The Lost City of Z

"Good"

The Lost City of Z Review


Based on a true story, it's the historical aspect of these events that holds the attention, even though the filmmakers kind of let the drama slip through their fingers. It's an impressively designed film, with vivid characters and some rather amazing situations. But the script's structure is too fragmented to build the story's momentum.

It opens in 1906 London, where Percy Fawcett (Charlie Hunnam) is assigned to accompany a geographical expedition to the jungles on the border of Bolivia and Brazil. While there accompanied by the intrepid Costin (Robert Pattinson), he discovers signs of a massive ancient city, which he names Z, the ultimate human achievement. Back in England, he reacquaints himself with his fiercely independent wife Nina (Sienna Miller) and plans a return trip with Costin and wealthy benefactor Murray (Angus MacFadyen) to find this lost pre-European civilisation. But Murray causes so many problems that they return empty-handed. The outbreak of the Great War delays Percy from going back to South America, so he heads off to the front to fight. Later, he organises a final expedition to find Z, accompanied by his now-adult son Jack (Tom Holland).

The screenplay has simplified Percy's attempts to find Z (he actually travelled to Brazil around 10 times). But the three trips depicted here begin to feel oddly repetitive, broken up by scenes of impatient domesticity in Britain. All of these sequences are sharply well shot and played, but the overall impact is lessened by all of the travelling back and forth. And many of the long sequences back in Europe feel like asides to the main story of Percy's all-consuming obsession with finding this ancient city, which we now know exists. Hunnam is terrific in the role, with his cut-glass accent and stiff upper lip even in the face of impending doom. He's likeable and passionate, and his scenes with the superb Miller sparkle. Patterson and Macfadyen add some texture as loyal and obnoxious colleagues, respectively. And Holland's quiet charisma very nearly steals the show.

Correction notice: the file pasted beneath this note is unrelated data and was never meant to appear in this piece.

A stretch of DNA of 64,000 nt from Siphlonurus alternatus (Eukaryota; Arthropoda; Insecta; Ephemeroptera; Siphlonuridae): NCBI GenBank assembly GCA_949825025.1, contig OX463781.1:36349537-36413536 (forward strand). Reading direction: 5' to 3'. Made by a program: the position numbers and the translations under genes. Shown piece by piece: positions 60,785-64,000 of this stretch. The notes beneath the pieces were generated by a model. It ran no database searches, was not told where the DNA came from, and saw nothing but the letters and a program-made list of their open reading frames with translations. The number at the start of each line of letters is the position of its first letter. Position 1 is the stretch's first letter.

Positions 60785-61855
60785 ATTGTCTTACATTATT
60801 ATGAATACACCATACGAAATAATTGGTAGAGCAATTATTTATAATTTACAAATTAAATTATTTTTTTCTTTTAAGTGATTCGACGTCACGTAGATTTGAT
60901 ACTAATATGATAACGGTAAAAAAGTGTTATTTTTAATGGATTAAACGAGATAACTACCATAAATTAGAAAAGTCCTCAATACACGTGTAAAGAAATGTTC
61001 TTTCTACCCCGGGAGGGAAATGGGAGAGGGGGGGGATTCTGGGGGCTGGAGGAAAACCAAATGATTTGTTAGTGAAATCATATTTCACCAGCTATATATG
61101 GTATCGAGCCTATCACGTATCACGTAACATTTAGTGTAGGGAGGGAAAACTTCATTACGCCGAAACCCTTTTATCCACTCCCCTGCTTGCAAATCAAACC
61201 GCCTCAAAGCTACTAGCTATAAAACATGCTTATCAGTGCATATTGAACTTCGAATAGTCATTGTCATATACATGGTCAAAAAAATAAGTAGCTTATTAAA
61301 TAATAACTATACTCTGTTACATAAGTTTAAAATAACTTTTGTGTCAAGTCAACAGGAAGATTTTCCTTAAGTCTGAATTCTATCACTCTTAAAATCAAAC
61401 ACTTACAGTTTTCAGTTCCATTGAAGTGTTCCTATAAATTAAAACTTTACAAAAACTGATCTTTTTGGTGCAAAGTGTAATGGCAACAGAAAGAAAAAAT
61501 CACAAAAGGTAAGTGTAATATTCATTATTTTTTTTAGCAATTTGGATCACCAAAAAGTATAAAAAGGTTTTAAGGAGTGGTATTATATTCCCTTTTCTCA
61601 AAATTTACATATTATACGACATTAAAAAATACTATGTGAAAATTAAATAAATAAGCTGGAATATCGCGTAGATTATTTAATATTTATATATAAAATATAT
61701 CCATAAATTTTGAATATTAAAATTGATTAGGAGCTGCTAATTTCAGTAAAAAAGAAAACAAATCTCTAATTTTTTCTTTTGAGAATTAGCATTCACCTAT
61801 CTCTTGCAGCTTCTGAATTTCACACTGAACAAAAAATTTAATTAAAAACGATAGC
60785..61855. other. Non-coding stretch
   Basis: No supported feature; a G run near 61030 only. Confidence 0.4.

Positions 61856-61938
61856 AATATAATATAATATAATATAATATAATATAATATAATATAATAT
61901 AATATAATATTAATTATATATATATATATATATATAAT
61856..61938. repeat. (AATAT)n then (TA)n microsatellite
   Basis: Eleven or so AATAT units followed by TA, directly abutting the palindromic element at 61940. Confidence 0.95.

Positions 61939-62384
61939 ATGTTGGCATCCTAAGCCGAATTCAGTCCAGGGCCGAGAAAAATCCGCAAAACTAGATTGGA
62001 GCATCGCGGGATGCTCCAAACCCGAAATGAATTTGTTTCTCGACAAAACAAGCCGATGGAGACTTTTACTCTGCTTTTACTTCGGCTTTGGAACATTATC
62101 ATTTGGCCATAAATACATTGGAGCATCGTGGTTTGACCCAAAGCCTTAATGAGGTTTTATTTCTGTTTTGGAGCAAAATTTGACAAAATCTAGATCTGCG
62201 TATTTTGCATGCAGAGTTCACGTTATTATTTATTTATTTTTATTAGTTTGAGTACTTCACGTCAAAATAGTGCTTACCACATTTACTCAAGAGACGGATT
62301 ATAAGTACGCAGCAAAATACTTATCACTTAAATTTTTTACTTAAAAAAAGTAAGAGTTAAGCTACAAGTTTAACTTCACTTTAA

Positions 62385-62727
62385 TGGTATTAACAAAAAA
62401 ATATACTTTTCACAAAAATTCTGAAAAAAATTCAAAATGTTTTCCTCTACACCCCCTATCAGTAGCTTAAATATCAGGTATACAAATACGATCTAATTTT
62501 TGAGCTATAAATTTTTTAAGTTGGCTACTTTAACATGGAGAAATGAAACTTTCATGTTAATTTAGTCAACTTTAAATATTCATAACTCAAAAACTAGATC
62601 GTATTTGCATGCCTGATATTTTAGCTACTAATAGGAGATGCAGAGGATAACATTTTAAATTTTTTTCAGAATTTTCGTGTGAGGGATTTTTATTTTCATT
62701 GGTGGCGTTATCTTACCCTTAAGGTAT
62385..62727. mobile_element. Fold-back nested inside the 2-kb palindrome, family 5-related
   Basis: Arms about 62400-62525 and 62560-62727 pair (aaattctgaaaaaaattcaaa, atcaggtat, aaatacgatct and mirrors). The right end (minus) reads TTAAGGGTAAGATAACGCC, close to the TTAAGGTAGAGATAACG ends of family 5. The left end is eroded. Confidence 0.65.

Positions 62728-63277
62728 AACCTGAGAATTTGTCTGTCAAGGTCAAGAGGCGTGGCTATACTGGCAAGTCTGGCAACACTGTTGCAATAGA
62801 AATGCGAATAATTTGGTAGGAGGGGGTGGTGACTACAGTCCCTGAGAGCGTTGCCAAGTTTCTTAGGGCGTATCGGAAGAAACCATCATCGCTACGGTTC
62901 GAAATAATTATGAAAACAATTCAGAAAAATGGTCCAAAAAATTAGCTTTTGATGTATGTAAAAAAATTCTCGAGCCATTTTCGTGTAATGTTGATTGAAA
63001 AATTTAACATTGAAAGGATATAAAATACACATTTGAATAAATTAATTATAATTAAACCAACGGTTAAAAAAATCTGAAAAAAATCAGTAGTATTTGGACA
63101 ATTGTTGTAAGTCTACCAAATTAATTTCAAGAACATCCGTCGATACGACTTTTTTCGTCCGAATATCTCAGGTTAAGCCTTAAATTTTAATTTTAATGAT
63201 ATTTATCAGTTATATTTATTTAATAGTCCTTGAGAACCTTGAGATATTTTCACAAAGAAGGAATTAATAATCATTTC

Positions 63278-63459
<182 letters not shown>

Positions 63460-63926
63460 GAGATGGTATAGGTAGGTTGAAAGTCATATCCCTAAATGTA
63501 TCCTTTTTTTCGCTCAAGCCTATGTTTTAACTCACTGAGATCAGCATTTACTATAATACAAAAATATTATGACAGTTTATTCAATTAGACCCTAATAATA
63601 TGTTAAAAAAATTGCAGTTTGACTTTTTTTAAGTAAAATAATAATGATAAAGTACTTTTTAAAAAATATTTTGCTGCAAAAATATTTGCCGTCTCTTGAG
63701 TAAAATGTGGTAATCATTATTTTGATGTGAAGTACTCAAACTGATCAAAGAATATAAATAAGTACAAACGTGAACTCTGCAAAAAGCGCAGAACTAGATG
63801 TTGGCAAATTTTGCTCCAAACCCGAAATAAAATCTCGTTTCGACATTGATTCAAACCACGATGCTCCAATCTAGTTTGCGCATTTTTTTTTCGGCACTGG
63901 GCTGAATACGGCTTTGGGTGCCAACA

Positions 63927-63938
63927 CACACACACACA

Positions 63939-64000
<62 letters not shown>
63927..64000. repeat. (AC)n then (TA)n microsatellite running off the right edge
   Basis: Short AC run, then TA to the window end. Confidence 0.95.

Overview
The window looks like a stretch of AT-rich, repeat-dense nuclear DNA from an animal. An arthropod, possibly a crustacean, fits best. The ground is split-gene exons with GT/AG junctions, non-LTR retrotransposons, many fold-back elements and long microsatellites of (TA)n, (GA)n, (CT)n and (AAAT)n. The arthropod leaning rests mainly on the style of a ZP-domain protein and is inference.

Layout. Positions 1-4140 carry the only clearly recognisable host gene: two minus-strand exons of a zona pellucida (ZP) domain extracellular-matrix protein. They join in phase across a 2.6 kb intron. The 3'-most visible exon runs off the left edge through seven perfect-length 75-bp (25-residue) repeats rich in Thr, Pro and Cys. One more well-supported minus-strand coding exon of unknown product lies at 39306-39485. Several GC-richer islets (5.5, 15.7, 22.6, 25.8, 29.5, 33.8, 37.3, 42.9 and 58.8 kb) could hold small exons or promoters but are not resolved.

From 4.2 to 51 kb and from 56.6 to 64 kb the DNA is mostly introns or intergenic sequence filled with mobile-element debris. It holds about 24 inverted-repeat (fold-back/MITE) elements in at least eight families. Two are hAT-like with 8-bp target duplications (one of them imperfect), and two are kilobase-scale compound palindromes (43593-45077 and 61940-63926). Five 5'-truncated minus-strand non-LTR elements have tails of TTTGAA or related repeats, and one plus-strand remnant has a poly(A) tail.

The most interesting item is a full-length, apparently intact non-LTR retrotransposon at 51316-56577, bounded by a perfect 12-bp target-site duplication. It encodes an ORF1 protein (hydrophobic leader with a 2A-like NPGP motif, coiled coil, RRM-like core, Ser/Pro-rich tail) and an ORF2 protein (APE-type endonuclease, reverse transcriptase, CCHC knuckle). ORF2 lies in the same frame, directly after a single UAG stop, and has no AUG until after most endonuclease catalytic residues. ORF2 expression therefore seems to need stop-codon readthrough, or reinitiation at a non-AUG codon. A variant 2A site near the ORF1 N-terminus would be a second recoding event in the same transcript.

This is a terrific story that deserves to be told, and director James Gray recreates the period and varied settings beautifully. On the other hand, he never gets around to grappling with the bigger themes of colonisation or exploitation, and there aren't any emotional journeys for the audience to connect with. Nor does the film manage to tap into a sense of wonder about what Fawcett discovered. Still, it looks great as it highlights a historical figure who deserves all the attention he gets.

Watch the trailer and clips for The Lost City Of Z:



The Lost City of Z

Facts and Figures

Genre: Action/Adventure

Run time: 141 mins

Distributed by: Amazon Studios/Bleecker Street Media

Production compaines: Plan B Entertainment, Sierra / Affinity, MICA Entertainment, MadRiver Pictures, Keep Your Head

Reviews

Contactmusic.com: 3 / 5

IMDB: 7.3 / 10

Cast & Crew

Director:

Producer: Dede Gardner, , Dale Armin Johnson, , Jeremy Kleiner

Starring: as Percival Fawcett, as Henry Costin, as Nina Fawcett, as Jack Fawcett, as James Murray, Johann Myers as Willis, as Brian Fawcett, Michael Ford-FitzGerald as Hunt Leader, Edward Ashley as Arthur Manley

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